What Will LEED 4.1 Look Like?

LEED v4.1 is scheduled to be released in pilot some time this year, but details so far about how the new rating system will be different than LEED v4.0 are scarce. USGBC, in the March issue of Building Operating Management, penned a column about the release, which they’d first announced at Greenbuild in Boston last November. A key takeaway from...

LEED v4.1 is scheduled to be released in pilot some time this year, but details so far about how the new rating system will be different than LEED v4.0 are scarce.

USGBC, in the March issue of Building Operating Management, penned a column about the release, which they’d first announced at Greenbuild in Boston last November. A key takeaway from that piece are that USGBC is endeavoring to make LEED v4.1 easier to use – that is, “we aim to address market barriers and lessons learned from LEED v4 project teams.” That doesn’t necessarily mean the requirements in the prerequisites and credits themselves will be relaxed. On the contrary, many of the thresholds for the credits in requirements (Energy Star score, for instance), in order to ensure that LEED continues as a leadership standard, will actually be made more stringent. USGBC is just hoping to leverage technology and other strategies to make the rating system easier to use for all.

The other area of continued focus is building performance. Since LEED began, a favorite critique of LEED skeptics has been that a LEED certified new building doesn’t necessarily mean it’s a more environmentally responsible building in operations. There is a disconnect between the design intent and the operational efficiency, say these critics.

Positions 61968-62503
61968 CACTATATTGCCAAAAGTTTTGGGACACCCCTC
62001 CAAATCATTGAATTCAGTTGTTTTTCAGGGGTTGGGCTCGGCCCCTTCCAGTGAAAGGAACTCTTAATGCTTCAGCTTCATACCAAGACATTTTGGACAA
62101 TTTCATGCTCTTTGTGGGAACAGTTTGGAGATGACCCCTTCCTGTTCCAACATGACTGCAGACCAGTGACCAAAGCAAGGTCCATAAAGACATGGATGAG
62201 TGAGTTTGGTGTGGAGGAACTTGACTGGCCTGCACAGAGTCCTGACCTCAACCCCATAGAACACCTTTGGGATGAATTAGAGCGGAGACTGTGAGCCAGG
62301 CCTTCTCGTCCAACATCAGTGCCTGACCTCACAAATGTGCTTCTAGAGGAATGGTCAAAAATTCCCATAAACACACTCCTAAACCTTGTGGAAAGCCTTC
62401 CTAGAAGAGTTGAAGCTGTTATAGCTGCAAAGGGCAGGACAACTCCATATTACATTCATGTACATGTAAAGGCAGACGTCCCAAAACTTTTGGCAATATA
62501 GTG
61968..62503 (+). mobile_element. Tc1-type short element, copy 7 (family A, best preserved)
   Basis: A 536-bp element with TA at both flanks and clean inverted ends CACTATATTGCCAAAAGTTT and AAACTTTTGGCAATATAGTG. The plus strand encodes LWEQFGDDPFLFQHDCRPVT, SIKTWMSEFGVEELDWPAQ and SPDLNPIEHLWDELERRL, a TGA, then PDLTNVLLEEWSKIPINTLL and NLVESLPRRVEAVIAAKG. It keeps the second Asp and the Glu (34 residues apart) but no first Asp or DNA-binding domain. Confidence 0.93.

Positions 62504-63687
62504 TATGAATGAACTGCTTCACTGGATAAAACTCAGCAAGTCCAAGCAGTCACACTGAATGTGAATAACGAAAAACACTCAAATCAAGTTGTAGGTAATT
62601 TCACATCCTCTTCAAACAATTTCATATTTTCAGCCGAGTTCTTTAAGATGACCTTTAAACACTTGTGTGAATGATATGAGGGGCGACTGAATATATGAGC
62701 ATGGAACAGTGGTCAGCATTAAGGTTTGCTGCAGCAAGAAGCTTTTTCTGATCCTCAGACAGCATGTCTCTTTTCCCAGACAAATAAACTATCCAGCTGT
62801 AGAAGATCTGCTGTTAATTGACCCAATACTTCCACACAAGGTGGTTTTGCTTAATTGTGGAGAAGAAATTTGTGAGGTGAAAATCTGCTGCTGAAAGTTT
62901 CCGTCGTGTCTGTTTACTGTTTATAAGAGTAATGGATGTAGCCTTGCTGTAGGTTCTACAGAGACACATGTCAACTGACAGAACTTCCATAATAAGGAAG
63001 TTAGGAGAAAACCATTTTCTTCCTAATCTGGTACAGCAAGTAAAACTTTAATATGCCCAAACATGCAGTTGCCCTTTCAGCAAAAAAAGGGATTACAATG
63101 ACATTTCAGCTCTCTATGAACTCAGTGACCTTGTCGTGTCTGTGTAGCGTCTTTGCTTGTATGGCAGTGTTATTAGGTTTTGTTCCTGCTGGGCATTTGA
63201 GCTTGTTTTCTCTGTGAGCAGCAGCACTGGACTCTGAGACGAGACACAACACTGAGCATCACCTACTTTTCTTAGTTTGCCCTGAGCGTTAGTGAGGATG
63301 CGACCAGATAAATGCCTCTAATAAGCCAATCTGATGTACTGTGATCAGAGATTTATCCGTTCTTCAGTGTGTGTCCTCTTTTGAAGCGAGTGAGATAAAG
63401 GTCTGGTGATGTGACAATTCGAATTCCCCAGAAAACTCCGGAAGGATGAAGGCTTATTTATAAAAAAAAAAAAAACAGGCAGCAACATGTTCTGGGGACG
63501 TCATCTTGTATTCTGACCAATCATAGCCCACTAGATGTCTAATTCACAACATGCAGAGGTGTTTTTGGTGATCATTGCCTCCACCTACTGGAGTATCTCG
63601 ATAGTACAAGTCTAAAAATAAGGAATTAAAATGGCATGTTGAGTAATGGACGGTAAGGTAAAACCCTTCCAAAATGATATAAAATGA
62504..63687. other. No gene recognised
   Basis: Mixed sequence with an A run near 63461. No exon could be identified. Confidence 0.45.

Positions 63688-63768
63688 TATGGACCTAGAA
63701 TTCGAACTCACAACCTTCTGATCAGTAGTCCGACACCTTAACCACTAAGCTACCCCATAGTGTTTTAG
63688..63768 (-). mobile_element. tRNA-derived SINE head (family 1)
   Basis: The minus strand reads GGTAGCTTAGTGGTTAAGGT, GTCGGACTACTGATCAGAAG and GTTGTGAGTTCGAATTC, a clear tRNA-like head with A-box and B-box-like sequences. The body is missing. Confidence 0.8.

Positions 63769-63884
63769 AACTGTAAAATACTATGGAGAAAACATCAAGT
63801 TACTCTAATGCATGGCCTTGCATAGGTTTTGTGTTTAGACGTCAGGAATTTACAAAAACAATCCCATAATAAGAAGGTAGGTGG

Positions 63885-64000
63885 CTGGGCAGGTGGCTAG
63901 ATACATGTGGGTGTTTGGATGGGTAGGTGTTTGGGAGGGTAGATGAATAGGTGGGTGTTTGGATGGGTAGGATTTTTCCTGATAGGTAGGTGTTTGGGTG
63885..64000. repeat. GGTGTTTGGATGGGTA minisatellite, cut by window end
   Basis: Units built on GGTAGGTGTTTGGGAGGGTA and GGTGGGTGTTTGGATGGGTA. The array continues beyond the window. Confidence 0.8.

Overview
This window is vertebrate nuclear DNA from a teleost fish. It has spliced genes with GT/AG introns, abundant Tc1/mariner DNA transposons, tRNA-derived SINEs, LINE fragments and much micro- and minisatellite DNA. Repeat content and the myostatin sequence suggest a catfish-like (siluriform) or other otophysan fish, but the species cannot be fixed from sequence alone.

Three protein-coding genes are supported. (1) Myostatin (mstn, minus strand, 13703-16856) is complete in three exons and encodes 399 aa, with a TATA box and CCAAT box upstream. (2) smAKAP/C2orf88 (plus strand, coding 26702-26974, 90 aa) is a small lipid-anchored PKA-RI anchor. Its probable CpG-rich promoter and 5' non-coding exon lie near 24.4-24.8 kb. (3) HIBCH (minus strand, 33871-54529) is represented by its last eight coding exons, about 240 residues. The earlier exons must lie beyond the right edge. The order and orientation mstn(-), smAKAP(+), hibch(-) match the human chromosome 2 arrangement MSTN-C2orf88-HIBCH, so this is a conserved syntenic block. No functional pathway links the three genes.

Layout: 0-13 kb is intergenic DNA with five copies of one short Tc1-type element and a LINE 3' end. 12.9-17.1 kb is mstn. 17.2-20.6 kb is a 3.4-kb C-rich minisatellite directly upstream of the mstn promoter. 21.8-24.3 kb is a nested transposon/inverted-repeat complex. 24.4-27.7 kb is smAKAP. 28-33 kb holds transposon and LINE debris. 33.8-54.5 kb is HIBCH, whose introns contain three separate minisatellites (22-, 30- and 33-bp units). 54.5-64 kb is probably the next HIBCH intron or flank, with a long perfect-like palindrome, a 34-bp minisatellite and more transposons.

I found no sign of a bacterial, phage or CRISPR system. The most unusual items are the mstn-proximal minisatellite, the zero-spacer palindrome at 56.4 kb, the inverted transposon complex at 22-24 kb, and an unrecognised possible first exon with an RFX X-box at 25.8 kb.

USGBC has addressed this criticism in multiple ways over the years, and plans to continue focusing on actual outcomes and performance efficiency with its latest iteration of LEED. “The new version of LEED will empower teams to track and assess holistic building performance against targets established during project design and to link new construction strategies to intended outcomes and key performance indicators,” says Aline Althen, USGBC’s communication director, who wrote the March article.

However LEED v4.1 looks, one thing we can be sure about: The changes won’t be as dramatic as they were between LEED 2009 and LEED v4.0. Most facility managers will be cheered by that news, for sure.

This Quick Read was submitted by Greg Zimmerman, executive editor, Building Operating Management. Read his cover story profiling Northwestern University’s vice president of facilities management, John D’Angelo.

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Source: www.facilitiesnet.com